The lesson learned here is less about having a better way to process a moment of doubt (though that’s worth working on) – it’s about having reserves. Reserves of time and energy I could have given to neutralizing that doubt before it spread.

Doubt is normal. New is normal.

So space has to be normal, too. Otherwise, doubt and new create a lot of wackiness.

Same as it ever was.
Same as it ever was.
Same as it ever was.

Want to create more space and reserves for yourself and your business? Become a Time Disciple with me. The next True Discipline of Time Management begins May 18.

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12 Responses to “Newsletter: What’s normal?”


  1. 1 Melanie April 29, 2009 at 11:53 am

    At times you feel rather alone and wonder if where you are and what you are going through is NORMAL? How comforting to “hear” someone else ask the same question, outline their normal and talk about the twisted path it sometimes takes. Also to hear the “doh” – when I do this, and don’t anticipate the consequences, I pay the price. Do you know how long it was before it dawned on me when I do this I always get this, so maybe I should anticipate that outcome and take appropriate measures. I know I have plenty of places where I am still in the dark on the action/reaction.

    I am signed up for Time Disciple starting in May, but I am inspired and anxious to get started. Is there anything I can do in the meantime to prepare? Got to take advantage of this burst of energy.

    • 2 Cairene April 29, 2009 at 2:28 pm

      @Melanie
      I second-guessed posting this, so I love hearing you found comfort in my feeling so weird about my normal. It’s a good thing to swap stories about our twisted paths. Otherwise we end up feeling even more lonely and freaky.

      Hmm… prep for Time class… well, since we’re talking about actions and consequences here… maybe start practicing some self-observation and connecting the dots. In a moment of “This project is going great!” or “I wish every day could be like this!” or alternatively “This sucks. How did I get myself into this mess?” (I prefer to focus on making more of the good stuff than fixing the bad stuff, but you could go either way) – brainstorm about all the little things, all the choices and circumstances, that led you to that moment. Figure out what made it work. Or at what point things broke down (not unlike what I describe in this post). This is best done with your most open and curious and compassionate mind. No shame, no blame here. And no assumptions (be careful how you connect the dots!). Just observation. Start gathering information you can put to use during the course.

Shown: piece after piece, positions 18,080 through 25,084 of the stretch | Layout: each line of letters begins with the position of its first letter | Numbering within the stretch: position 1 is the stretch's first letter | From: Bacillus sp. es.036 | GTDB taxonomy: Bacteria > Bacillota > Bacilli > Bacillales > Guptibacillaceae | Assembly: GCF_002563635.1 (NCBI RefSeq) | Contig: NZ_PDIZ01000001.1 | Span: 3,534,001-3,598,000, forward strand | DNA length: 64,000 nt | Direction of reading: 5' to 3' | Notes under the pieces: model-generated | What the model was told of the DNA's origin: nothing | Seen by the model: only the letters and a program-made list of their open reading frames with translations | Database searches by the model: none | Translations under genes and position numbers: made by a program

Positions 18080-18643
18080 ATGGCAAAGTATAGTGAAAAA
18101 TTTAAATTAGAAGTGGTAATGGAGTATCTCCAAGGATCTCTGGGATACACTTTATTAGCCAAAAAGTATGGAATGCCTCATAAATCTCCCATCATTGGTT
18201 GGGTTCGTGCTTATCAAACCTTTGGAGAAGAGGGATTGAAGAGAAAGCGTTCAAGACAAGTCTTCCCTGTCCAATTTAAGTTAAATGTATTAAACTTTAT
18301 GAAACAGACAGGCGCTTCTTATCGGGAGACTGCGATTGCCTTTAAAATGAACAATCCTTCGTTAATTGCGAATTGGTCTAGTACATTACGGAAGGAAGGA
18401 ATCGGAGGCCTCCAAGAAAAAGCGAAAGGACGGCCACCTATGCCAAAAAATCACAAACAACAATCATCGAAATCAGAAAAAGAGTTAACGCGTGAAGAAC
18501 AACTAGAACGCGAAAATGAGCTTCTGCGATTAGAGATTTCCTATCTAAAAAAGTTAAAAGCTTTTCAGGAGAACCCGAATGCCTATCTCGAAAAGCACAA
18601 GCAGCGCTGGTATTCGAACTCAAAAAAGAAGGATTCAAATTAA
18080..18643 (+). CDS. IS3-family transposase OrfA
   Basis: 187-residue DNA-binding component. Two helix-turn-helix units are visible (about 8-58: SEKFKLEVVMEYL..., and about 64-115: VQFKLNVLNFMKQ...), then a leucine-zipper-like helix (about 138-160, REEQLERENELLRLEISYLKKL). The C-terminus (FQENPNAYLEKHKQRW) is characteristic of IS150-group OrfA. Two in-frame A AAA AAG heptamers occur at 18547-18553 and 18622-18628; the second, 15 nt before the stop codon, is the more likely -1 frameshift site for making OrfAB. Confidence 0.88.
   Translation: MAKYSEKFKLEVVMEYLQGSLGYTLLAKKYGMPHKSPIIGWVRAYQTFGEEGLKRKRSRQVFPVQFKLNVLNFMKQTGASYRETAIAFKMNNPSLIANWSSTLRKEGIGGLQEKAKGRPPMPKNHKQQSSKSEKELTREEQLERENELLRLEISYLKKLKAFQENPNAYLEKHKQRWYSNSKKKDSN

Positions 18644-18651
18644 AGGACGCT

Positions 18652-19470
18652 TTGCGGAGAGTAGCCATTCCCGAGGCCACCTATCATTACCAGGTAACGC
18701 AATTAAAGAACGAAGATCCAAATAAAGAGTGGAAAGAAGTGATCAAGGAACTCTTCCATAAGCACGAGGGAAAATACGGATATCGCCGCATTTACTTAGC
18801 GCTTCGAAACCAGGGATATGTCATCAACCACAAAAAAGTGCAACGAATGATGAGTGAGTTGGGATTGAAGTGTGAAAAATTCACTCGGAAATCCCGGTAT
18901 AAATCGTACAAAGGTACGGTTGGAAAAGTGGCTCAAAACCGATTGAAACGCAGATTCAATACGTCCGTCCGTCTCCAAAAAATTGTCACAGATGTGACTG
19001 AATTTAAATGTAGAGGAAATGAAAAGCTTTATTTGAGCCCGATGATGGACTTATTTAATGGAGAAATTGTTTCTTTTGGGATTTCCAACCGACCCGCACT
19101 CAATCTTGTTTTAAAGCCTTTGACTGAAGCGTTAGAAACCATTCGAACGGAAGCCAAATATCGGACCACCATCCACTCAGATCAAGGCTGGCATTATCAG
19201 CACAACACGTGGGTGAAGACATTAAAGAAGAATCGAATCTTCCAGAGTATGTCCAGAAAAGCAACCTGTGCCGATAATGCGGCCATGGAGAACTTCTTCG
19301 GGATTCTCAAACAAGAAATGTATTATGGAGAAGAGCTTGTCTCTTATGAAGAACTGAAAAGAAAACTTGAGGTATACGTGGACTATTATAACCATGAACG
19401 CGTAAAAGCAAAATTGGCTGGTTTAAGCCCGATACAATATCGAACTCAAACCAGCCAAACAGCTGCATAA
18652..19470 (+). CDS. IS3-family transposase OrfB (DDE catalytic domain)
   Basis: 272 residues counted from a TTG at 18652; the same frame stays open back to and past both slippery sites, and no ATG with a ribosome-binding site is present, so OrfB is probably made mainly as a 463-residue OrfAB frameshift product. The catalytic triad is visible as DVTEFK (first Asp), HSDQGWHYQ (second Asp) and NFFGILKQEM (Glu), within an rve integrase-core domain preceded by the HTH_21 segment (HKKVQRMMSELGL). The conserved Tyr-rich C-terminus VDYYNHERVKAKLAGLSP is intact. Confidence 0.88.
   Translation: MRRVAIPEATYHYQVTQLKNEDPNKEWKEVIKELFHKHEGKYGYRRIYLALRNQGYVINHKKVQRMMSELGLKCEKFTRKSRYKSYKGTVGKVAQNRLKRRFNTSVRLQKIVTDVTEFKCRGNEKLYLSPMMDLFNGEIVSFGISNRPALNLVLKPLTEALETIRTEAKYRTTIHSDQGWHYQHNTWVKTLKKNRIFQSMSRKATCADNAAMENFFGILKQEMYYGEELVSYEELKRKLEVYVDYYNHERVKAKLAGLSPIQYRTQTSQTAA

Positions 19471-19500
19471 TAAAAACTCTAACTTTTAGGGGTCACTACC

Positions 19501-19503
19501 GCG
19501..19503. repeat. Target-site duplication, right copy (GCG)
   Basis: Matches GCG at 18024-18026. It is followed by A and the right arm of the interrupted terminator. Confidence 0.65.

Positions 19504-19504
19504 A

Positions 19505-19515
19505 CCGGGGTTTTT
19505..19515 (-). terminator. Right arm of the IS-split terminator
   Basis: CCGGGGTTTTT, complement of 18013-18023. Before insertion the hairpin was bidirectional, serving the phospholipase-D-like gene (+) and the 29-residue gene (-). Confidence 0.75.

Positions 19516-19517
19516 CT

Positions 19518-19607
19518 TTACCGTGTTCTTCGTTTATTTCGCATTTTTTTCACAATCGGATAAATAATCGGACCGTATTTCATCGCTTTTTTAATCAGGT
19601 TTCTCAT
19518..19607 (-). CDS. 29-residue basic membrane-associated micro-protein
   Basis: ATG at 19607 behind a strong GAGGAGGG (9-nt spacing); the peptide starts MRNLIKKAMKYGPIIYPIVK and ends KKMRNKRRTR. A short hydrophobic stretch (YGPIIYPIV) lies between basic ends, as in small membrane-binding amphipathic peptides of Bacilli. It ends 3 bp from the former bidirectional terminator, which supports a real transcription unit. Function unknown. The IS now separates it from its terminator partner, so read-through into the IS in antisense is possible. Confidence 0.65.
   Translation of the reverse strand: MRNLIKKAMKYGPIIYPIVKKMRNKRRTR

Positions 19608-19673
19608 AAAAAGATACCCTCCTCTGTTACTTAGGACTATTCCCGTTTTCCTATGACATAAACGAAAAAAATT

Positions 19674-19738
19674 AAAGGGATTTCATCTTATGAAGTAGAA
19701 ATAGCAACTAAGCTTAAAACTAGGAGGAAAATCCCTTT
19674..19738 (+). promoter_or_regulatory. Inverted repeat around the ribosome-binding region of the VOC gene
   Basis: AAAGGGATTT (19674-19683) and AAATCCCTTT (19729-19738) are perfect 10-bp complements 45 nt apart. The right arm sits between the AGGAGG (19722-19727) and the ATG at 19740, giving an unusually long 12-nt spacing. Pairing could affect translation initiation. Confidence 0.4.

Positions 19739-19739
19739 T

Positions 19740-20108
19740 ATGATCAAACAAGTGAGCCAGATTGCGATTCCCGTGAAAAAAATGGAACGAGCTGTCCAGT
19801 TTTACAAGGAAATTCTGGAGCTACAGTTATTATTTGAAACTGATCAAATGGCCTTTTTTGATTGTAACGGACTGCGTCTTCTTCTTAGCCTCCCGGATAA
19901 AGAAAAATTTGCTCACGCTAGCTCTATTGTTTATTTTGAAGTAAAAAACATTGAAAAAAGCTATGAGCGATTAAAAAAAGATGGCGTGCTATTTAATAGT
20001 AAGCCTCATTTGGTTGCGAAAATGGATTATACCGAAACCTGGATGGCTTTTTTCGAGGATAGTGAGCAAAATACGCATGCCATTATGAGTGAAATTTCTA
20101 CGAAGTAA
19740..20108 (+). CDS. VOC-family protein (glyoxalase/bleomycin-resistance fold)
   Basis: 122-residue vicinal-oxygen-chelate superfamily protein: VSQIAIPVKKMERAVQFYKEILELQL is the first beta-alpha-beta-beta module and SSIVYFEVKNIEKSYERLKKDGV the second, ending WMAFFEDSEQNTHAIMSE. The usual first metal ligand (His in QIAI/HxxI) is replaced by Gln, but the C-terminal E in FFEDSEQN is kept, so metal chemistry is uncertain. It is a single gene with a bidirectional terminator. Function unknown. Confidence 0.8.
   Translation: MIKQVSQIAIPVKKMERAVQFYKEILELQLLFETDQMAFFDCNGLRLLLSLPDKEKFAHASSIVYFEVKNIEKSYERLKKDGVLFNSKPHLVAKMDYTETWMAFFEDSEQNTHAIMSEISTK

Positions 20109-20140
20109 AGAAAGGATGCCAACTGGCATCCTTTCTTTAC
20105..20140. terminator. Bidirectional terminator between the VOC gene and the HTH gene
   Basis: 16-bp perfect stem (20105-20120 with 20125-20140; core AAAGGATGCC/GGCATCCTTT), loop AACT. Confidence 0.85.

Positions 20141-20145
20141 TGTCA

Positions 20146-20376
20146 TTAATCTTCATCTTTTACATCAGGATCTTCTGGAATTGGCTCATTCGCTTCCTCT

2. 3 Janet April 29, 2009 at 10:45 pm

    Ohhhhh. Leaving room around new stuff, even when the new stuff is greatly wanted. Intuition keeps telling me how important this is, my head says “Nah, we’ll power through.” Into the blue again… Wonderful post!

    • 4 Cairene April 30, 2009 at 7:35 am

      @Janet – Yeah, what is it about getting what we want (what we’ve been working towards, achieving a goal, however you want to put it) that makes it seem like it’s going to be, well, I guess easy?

  3. 5 gl. May 3, 2009 at 12:28 am

    i love this post, especially the smooth structural references to talking heads! :D but i’m also enamoured of the way you tracked & labeled your days.

    • 6 Cairene May 4, 2009 at 2:38 pm

      @gl.
      Yeah, there was something great about simplifying and naming my activities that way that just made it all so much more clear. Turned out to be a good technique (a keeper for the ol’ toolbox). And glad you liked the Talking Heads headers (nice to hear as I was pretty pleased with my own cleverness ;)).


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  2. 2 Lessons Learned #17 - Using a hammer when you need power tools « How THW Gets In Gear Trackback on May 1, 2009 at 6:13 am
  3. 3 Lessons Learned #18 - Do the half-right thing « How THW Gets In Gear Trackback on May 4, 2009 at 6:28 am
  4. 4 Lessons Learned #19 - The next level of resisting bright shiny objects « How THW Gets In Gear Trackback on May 5, 2009 at 6:22 am
  5. 5 Making Every Click Count « How THW Gets In Gear Trackback on May 7, 2009 at 7:27 am